The directions to the Holy Jim trailhead will bring you onto the dirt road. This is the start of it. A few miles in on the drive, you’ll see a sign for the Holy Jim Trail. The road gets more rutted here. When you get to the trailhead, there’s an incorrect sign pointing back the way you came for parking. Ignore and park in the lot around the Holy Jim Trailhead sign. Park in the lot by the trail board. The Holy Jim Trailhead board has a map and some hike information. The Holy Jim Trail is what you hike to Santiago Peak. Hike to the left of the board. There’s a huge sign pointing you in the right direction. As you hike up the road, you’ll pass private cottages. Keep hiking straight on the dirt road. At about 0.5 miles you arrive at the official Holy Jim Trail trailhead. The mile markers you will see on the trail start from here, but the mileage in these hike directions start from the parking lot. The trail is well defined and meanders through alders and oaks. There are also some some stream crossings, which are dry for most of the year. At about 1.4 miles, the trail splits. Head left to Santiago Peak. Now you climb. And climb some more. The hike goes steadily uphill. Mile markers motivate you as you continue up the trail. The views of the Santa Ana Mountains open up as you climb. Stop to enjoy them and catch your breath. The climb to Santiago Peak eases up for a bit around the 4 mile marker. As the trail crosses the mountain face, views of the Pacific Ocean open up. At about 5.1 miles, you arrive at the Main Divide Road. You can make the left turn, but don’t, it’s not the scenic route. Make the (counterintuitive) right turn here. Right after getting on the road, you’ll see a sign for the Upper Holy Jim Trail – this is the next trail you’ll take. The Main Divide Road to Upper Holy Jim is pretty wide and easy. Keep your eye out on the left for the Upper Holy Jim Trail start. It’s about 0.5 miles after getting on the Main Divide Road. There’s a sign for the Upper Holy Jim Trailhead. Take this trail and start hiking uphill again. UPDATE: I got a report that the sign is gone, so be extra aware when you’re looking for this turnoff, it’s easy to miss. The 5 mile marker encourages you to keep climbing. The radio antennas on the Santiago Peak summit look so close, but you still have some work to do on the hike. The Upper Holy Jim Trail has great views of the Inland Empire and the San Bernardino Mountains. Stop often to catch your breath on the way to Saddleback Mountain. At about 6.4 miles, you’ll rejoin the Main Divide Road. Make the right here and continue to climb. The Main Divide Road climbs steeply to Santiago Peak. Almost there! You did it, Santiago Peak! So the summit can get a bit tricky. There are a lot of roads and tower areas. This satellite map shows you the path to the summit marker. When you first get to the summit area, stay right toward the higher towers. At the other side of the summit you’ll see this little building. Continue around the side of it for the actual summit. This little trail brings you up the summit. Pretty anticlimactic after the miles you just did, but who cares! THE SUMMIT OF SANTIAGO PEAK! You did it. There’s a trail register and sometimes a wood summit sign. Take your selfies and head back down the way you came. My recommendation would be to skip going down the Upper Holy Jim Trail and just continue down the Main Divide Road until you reach the (lower) Holy Jim Trail. Show your support for my free hiking guides by checking out the deals below.↓↓↓ You can also make a small donation if you'd like, but please don't feel obligated to do so. HikingGuy.com is a labor of love because I want people to get outdoors and enjoy the trails safely. I want people to buy gear that actually works and not waste money on crap. I love helping people enjoy the outdoors, but it takes hundreds of hours of my time and hundreds of dollars of my money to add new content, maintain, and update. A small amount of money from REI affiliate sales and banners help offset my hard costs like website hosting. The content on this site will always be free for everyone to enjoy.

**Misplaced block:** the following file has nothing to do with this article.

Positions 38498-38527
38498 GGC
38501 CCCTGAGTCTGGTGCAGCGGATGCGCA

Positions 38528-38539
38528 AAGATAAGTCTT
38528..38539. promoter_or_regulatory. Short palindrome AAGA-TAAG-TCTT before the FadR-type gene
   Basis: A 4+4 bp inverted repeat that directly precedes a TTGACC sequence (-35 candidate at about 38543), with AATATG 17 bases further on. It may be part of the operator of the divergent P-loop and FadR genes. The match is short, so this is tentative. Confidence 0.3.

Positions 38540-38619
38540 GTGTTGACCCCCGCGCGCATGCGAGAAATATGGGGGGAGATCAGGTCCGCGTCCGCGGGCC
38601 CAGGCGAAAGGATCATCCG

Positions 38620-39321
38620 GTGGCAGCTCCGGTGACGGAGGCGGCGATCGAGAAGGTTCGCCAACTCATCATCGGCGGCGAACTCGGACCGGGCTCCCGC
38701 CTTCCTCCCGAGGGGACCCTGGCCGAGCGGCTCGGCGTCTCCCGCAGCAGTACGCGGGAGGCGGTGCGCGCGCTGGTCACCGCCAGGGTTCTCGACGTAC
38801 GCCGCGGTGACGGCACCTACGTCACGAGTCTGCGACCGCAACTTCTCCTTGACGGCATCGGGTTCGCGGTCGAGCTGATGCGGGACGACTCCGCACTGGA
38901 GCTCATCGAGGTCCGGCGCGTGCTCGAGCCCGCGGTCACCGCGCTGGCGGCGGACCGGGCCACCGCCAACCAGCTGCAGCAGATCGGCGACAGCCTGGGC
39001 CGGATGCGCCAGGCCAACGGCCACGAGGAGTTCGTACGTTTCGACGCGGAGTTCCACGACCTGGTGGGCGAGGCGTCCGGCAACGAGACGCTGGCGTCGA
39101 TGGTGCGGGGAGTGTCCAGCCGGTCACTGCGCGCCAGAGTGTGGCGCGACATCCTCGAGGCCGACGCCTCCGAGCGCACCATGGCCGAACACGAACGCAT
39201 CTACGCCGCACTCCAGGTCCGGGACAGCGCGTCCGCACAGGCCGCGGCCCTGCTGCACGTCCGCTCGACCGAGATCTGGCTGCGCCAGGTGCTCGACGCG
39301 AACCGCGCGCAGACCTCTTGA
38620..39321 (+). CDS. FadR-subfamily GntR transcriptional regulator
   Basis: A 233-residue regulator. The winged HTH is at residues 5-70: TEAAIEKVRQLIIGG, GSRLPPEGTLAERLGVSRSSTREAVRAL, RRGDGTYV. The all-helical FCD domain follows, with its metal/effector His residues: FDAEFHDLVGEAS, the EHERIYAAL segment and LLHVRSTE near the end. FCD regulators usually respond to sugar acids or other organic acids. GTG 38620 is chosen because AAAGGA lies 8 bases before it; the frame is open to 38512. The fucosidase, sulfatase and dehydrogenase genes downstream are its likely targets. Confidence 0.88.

Modjeska Peak Hike
The Modjeska Peak hike is challenging – long, steep, and sometimes primitive. The hike climbs to the second highest point in Orange County, Modjeska Peak. The actual summit is undeveloped and much nicer than nearby Santiago Peak.
Sitton Peak Hike
The Sitton Peak hike offers great 360 views of the Santa Ana Mountains, San Diego County, Orange County, and Catalina on a clear day. The hike to Sitton Peak is much easier than the hike to Saddleback Mountain, with views that are comparable. The trail has some flat sections to catch your breath, making it a great hike for beginners.
Hike the Bedford Peak Trail (Orange County)
The Bedford Peak hike in Orange County is a tough one with big payoffs. The trail to Bedford Peak climbs about 2000 feet in 3 miles, and your reward is great views of Mt Baldy, Saddleback Mountain, and Catalina.
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Orange County Hiking
There is an Orange County hiking trail for everyone, from tough mountain hikes, to hidden waterfalls, to pristine coastal hikes with ocean views. Cleveland National Forest in the east is a vast treasure trove of primitive hikes away from the malls and developments in Orange County. Because the area is somewhat affluent, the Orange County Parks Department is one of the best in the USA. And if you just need an easy hike to reconnect with nature, a beach hike is easy enough and requires little preparation.
Read More A quick note. These directions are meant as a guide for the hike, and not a definitive source. Conditions change, and the information here can be different based on time of day, weather, season, etc. There can be small side trails that you might see but I missed. I have made every effort to include all the information you need to complete the hike successfully. I recommend using this guide in conjunction with a map, GPX file, common sense, and call to the ranger station or park office. If you do the hike and notice something has changed, please contact me and I will update the guide.